SUBCONTINENTAL MANTLE IN THE ALPS: ITS SIGNIFICANCE FOR CONTINENTAL BREAKUP AND CONSEQUENCES FOR SUBDUCTION-ZONE PERIDOTITES
AbstractIn recent years it has increasingly been recognized that many remnants of upper mantle rocks along the Alpine chain are inconsistent with the hypothesis of being the residues of decompression melting during opening of the Tethys ocean. Instead, they represent lithospheric subcontinental mantle that was exhumed in response to passive rifting preceding opening of the Tethyan ocean. Among the peculiarities of these mantle rocks are a wide range of chemical composition, from depleted to clinopyroxene-rich fertile peridotites (Fig. 1). In many places the ultramafic rocks are directly overlain by sediments and/or cut by ophicarbonate rocks/breccias. The associated basaltic crust is reduced with respect to many ophiolite sequences. Here we present evidence that strongly serpentinized and progressively metamorphosed ultramafic rocks in the Alps are derived from exposed subcontinental mantle and that oceanic alteration of subcontinental mantle has important consequences for the interpretation of subduction zone peridotites. Bulk rock compositions of weakly to completely serpentinized peridotites and chlorite peridotites from the Central Alps (Malenco, Cima di Gagnone, Fig. 1) spread from primitive upper mantle to highly refractory compositions. However, calculated mineral norms indicate that many samples are enriched in orthopyroxene at moderate molar Mg/(Mg+Fe) or Mg#. We find that many samples have a Mg/Si ratio at a given Al/Si ratio too low to be explained by variable degrees of melting only (Fig. 2). Recently, it has been proposed that high modal orthopyroxene is caused by silica-enrichment, either by melt/rock reaction (Kelemen et al., 1998), or by aqueous metasomatism in the upper mantle (Smith et al., 1998). Here we propose an alternative mechanism in that exhumation along non-volcanic passive continental margins leads to exposure and successive low-T hydrothermal alteration of cold subcontinental mantle rocks on the sea floor. At temperatures below 150°C sea water is undersaturated in most Mg-phases (Bischoff and Seyfried, 1978) and therefore Mg-loss could affect a substantial amount of exposed subcontinental peridotite. Exhumation of cold, subcontinental mantle rocks and successive alteration on the ocean floor could explain some peculiar features of metamorphosed remnants of the Tethyan mantle rocks: (1) Reduced or absent mafic oceanic crust allows fluids to deeply penetrate and alter the exhumed subcontinental mantle rocks so that many remnants are highly serpentinized. Mafic dikes are partially to completely altered, either by rodingitization or Mg-metasomatism. Mg-enrichment of ferrogabbroic/ferrobasaltic dikes is potentially important for the formation of titanian-clinohumite, a widespread accessory mineral in most metamorphosed mantle rocks from the Alps (Trommsdorff and Evans, 1980). (2) Modal orthopyroxene enrichment at comparatively low bulk rock Mg# is caused by Mg-depletion on the ocean floor and makes these rocks comparable to some abyssal peridotites (Snow and Dick, 1995), but different from cratonic mantle samples which have high modal orthopyroxene and high Mg# (Kelemen et al., 1998). (3) Progressive Alpine metamorphism of serpentinized peridotite to eclogite facies conditions leads to the formation of orthopyroxene-rich metaperidotites in the Central Alps and Southern Spain (Trommsdorff et al., 1998). Breakdown of titanian clinohumite at eclogite facies conditions produces partially topotactic intergrowths of olivine+ilmenite (Trommsdorff and Evans, 1983).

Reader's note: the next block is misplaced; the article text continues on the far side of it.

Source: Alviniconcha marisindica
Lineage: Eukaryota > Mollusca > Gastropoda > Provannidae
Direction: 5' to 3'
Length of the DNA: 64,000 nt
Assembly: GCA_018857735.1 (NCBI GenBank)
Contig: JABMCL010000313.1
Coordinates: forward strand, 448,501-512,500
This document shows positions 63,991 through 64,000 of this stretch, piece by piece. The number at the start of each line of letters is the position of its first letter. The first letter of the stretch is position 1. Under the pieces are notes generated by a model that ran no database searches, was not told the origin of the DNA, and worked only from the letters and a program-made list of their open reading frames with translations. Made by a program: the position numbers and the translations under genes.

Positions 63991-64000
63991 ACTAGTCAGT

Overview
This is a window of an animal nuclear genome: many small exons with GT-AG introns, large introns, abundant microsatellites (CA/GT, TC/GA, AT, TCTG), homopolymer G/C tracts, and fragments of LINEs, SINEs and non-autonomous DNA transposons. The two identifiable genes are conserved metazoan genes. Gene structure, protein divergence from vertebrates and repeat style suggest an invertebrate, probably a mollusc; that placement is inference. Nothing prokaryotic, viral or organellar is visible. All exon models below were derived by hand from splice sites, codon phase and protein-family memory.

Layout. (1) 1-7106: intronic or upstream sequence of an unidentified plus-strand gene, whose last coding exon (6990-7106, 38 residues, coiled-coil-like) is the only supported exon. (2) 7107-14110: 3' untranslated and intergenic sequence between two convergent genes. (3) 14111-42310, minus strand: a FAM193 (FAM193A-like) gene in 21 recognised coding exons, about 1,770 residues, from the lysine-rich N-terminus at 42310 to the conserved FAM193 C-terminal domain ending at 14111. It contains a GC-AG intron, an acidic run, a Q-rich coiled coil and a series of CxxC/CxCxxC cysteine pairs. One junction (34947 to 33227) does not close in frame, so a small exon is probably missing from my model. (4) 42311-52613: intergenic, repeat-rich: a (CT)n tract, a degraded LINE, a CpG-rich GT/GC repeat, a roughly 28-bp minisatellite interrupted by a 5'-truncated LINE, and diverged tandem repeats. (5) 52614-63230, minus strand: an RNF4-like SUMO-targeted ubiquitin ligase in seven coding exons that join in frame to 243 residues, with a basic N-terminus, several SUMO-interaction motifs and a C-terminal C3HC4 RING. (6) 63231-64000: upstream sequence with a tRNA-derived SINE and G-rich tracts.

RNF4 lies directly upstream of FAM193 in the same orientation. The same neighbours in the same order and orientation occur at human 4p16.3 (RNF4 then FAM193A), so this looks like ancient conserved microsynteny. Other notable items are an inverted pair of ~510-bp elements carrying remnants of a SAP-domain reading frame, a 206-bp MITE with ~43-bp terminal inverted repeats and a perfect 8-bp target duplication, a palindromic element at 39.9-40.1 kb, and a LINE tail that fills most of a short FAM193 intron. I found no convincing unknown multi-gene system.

How to Cite
Müntener, O., Pfiffner, M., Hermann, J., & Trommsdorff, V. (1999). SUBCONTINENTAL MANTLE IN THE ALPS: ITS SIGNIFICANCE FOR CONTINENTAL BREAKUP AND CONSEQUENCES FOR SUBDUCTION-ZONE PERIDOTITES. Ofioliti, 24(1b), 140-141. https://doi.org/10.4454/ofioliti.v24i1b.66